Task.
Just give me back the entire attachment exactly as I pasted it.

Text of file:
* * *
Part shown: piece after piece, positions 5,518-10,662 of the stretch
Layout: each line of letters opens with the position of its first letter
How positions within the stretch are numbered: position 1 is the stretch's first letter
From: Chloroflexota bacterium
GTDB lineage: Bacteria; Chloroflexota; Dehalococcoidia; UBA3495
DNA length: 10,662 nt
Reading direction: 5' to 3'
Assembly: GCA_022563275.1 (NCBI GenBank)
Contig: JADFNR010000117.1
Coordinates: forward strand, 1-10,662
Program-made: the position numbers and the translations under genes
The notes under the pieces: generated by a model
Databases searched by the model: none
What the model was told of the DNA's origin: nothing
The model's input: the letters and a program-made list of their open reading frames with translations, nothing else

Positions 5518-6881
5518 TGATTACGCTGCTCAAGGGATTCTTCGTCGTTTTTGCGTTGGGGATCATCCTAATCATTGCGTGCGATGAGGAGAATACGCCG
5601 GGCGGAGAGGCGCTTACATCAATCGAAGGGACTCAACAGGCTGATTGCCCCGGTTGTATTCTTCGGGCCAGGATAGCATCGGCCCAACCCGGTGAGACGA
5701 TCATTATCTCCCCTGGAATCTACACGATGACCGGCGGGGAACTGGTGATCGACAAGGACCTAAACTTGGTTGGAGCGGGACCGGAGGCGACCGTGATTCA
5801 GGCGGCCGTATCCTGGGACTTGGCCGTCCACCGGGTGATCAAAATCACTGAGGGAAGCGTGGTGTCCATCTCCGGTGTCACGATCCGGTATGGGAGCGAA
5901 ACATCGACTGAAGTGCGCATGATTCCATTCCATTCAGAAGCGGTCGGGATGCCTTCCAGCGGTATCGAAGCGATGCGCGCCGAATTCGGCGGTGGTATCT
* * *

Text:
Part shown: piece after piece, positions 5,518-10,662 of the stretch
Layout: each line of letters opens with the position of its first letter
How positions within the stretch are numbered: position 1 is the stretch's first letter
From: Chloroflexota bacterium
GTDB lineage: Bacteria; Chloroflexota; Dehalococcoidia; UBA3495
DNA length: 10,662 nt
Reading direction: 5' to 3'
Assembly: GCA_022563275.1 (NCBI GenBank)
Contig: JADFNR010000117.1
Coordinates: forward strand, 1-10,662
Program-made: the position numbers and the translations under genes
The notes under the pieces: generated by a model
Databases searched by the model: none
What the model was told of the DNA's origin: nothing
The model's input: the letters and a program-made list of their open reading frames with translations, nothing else

Positions 5518-6881
5518 TGATTACGCTGCTCAAGGGATTCTTCGTCGTTTTTGCGTTGGGGATCATCCTAATCATTGCGTGCGATGAGGAGAATACGCCG
5601 GGCGGAGAGGCGCTTACATCAATCGAAGGGACTCAACAGGCTGATTGCCCCGGTTGTATTCTTCGGGCCAGGATAGCATCGGCCCAACCCGGTGAGACGA
5701 TCATTATCTCCCCTGGAATCTACACGATGACCGGCGGGGAACTGGTGATCGACAAGGACCTAAACTTGGTTGGAGCGGGACCGGAGGCGACCGTGATTCA
5801 GGCGGCCGTATCCTGGGACTTGGCCGTCCACCGGGTGATCAAAATCACTGAGGGAAGCGTGGTGTCCATCTCCGGTGTCACGATCCGGTATGGGAGCGAA
5901 ACATCGACTGAAGTGCGCATGATTCCATTCCATTCAGAAGCGGTCGGGATGCCTTCCAGCGGTATCGAAGCGATGCGCGCCGAATTCGGCGGTGGTATCT